# A Question Related to Electrostatic Energy and Capacitors

• Air_Gear
In summary, the given problem involves three charges, Q, Qx, and Qy, where Qx is twice the magnitude of Q and Qy is unknown. The work required to bring in Qy is twice that of bringing in Qx. Using the formula for work, (W = k * Qx * Qy / R), it is determined that Qy is equal to 2Q. The vectors involved in this problem do not affect the solution.
Air_Gear

## Homework Statement

A charge Q is at the origin. A second charge, Qx = 2Q, is brought to the point x = a and y = 0. A third charge Qy is brought to the point x = 0, y = a. If it takes twice as much work to bring in Qy as it did Qx, what is Qy in terms of Q?

## Homework Equations

My main problem in this (Besides an incompetent professor ) is connecting the relationships of Qy, Qx, and Q, specifically Qy and Q. Also, I believe my formula for work to bring in a charge

(W = (k * Qx * Qy)/ R)

Might be wrong.

## The Attempt at a Solution

W = work to bring in charge.

Wy = 2*Wx

Wx = (k * Q * Qx)/a => Wx = (k * 3Q)/a

Wy = (k * Q * Qy)/a

(k * Q * Qy)/a = 2 * (k * 3Q)/a => (k * Q * Qy)/a = (k * 6Q)/a

And here's where I start to have problems; constant 'k' and 'a' get canceled out, fine and dandy. However, the 'Q' also gets canceled out, which is bad as that's what I want my final answer in terms of.

Also, am I over thinking this, or do the vectors of Qy and Qx not allow me to make this connection?

Thanks to anyone can help, and I hope to have a pleasant stay here at Physics Help

Welcome to pf :)

Wx = (k * Q * Qx)/a => Wx = (k * 3Q)/a
Check the math.
Also, from the question it is not clear whether Q2 was brought with both Q and Q1 in place or Q alone.

Thank you!

The problem didn't specify, but from the wording I would imagine that Qy was brought in by Q alone.

Is the math correct now?

Wx = (k * Q * Qx)/a => Wx = (k * 2Q^2)/a

Air_Gear said:
Is the math correct now?

Wx = (k * Q * Qx)/a => Wx = (k * 2Q^2)/a

Looks good to me!

The problem didn't specify, but from the wording I would imagine that Qy was brought in by Q alone.
Funny, I would have thought the other, from the wording of the question. Doesn't matter, as long as you know how to solve for both ;)

## 1. What is electrostatic energy and how is it related to capacitors?

Electrostatic energy is the potential energy stored in a system of electric charges due to their positions. Capacitors, which are electronic components that store electric charge, utilize electrostatic energy to function. As charges are stored on the plates of a capacitor, electrostatic energy is stored in the form of an electric field between the plates.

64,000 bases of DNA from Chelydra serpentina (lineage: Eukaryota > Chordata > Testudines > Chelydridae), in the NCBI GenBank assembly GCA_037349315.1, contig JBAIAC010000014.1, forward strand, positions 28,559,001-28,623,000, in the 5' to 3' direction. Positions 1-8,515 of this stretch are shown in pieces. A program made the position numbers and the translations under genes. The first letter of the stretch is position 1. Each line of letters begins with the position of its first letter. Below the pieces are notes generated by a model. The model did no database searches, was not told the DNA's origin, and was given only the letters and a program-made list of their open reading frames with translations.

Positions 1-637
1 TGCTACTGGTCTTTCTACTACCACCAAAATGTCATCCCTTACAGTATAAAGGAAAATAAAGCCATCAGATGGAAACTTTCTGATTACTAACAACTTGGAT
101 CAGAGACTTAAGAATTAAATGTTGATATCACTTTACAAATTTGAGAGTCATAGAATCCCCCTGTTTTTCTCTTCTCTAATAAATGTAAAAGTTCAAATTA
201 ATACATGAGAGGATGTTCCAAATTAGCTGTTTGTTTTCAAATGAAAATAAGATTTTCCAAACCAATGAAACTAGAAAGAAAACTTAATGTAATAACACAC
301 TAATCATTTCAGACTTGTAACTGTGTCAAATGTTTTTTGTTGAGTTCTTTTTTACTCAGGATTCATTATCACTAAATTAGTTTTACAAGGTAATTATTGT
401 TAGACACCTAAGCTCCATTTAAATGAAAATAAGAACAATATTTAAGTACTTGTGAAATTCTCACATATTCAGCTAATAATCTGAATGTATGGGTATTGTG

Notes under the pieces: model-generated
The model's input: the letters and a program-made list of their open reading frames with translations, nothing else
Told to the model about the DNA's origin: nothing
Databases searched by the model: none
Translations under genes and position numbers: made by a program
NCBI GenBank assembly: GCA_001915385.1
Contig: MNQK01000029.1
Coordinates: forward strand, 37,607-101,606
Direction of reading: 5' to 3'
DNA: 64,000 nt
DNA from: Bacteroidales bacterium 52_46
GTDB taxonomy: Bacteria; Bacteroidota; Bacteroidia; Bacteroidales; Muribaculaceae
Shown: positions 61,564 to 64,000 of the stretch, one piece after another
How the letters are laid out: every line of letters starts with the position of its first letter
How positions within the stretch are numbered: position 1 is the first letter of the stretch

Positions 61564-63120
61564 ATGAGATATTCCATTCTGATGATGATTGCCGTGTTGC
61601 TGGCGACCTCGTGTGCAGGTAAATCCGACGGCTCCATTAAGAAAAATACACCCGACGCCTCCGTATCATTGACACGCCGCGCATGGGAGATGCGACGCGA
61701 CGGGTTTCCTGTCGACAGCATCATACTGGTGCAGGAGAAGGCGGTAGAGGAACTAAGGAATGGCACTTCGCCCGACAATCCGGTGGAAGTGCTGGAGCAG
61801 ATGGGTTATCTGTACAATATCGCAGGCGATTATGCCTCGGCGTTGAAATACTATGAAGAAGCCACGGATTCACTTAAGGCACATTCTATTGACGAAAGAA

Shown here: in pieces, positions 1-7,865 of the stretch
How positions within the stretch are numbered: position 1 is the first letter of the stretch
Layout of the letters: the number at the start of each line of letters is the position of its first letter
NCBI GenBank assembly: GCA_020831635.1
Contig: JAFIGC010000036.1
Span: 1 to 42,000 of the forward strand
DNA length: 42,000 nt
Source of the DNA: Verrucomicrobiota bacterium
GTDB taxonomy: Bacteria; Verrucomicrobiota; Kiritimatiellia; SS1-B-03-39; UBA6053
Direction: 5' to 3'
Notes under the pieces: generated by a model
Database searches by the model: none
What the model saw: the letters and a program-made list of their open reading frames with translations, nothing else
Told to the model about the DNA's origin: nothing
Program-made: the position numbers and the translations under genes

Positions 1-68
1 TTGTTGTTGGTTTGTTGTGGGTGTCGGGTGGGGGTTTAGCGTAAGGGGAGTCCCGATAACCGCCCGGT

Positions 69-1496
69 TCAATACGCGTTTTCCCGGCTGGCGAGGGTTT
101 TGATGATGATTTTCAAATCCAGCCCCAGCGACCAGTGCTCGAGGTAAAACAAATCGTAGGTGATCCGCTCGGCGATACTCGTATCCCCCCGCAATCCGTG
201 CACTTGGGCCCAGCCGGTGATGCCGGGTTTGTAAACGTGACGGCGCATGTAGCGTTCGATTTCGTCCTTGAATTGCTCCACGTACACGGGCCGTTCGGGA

## 2. How is the amount of electrostatic energy in a capacitor determined?

The amount of electrostatic energy stored in a capacitor is determined by the capacitance of the capacitor and the voltage applied to it. The higher the capacitance and voltage, the more electrostatic energy is stored in the capacitor.

## 3. Can the electrostatic energy in a capacitor be converted into another form of energy?

Yes, the electrostatic energy in a capacitor can be converted into other forms of energy such as heat, light, or kinetic energy. This is often seen in electronic devices, where the stored electrostatic energy is used to power the device.

## 4. How does the dielectric material in a capacitor affect its electrostatic energy?

The dielectric material in a capacitor affects its electrostatic energy by increasing the capacitance of the capacitor, thus allowing for more electrostatic energy to be stored. The dielectric material also helps to prevent the charges on the plates from escaping, thus maintaining the stored electrostatic energy.

## 5. Can the electrostatic energy in a capacitor be completely discharged?

Yes, the electrostatic energy in a capacitor can be completely discharged by allowing the charges on the plates to flow through a circuit. This can be done by connecting the two plates of the capacitor with a conducting material such as a wire. Once the charges have equalized, there will be no more electrostatic energy remaining in the capacitor.

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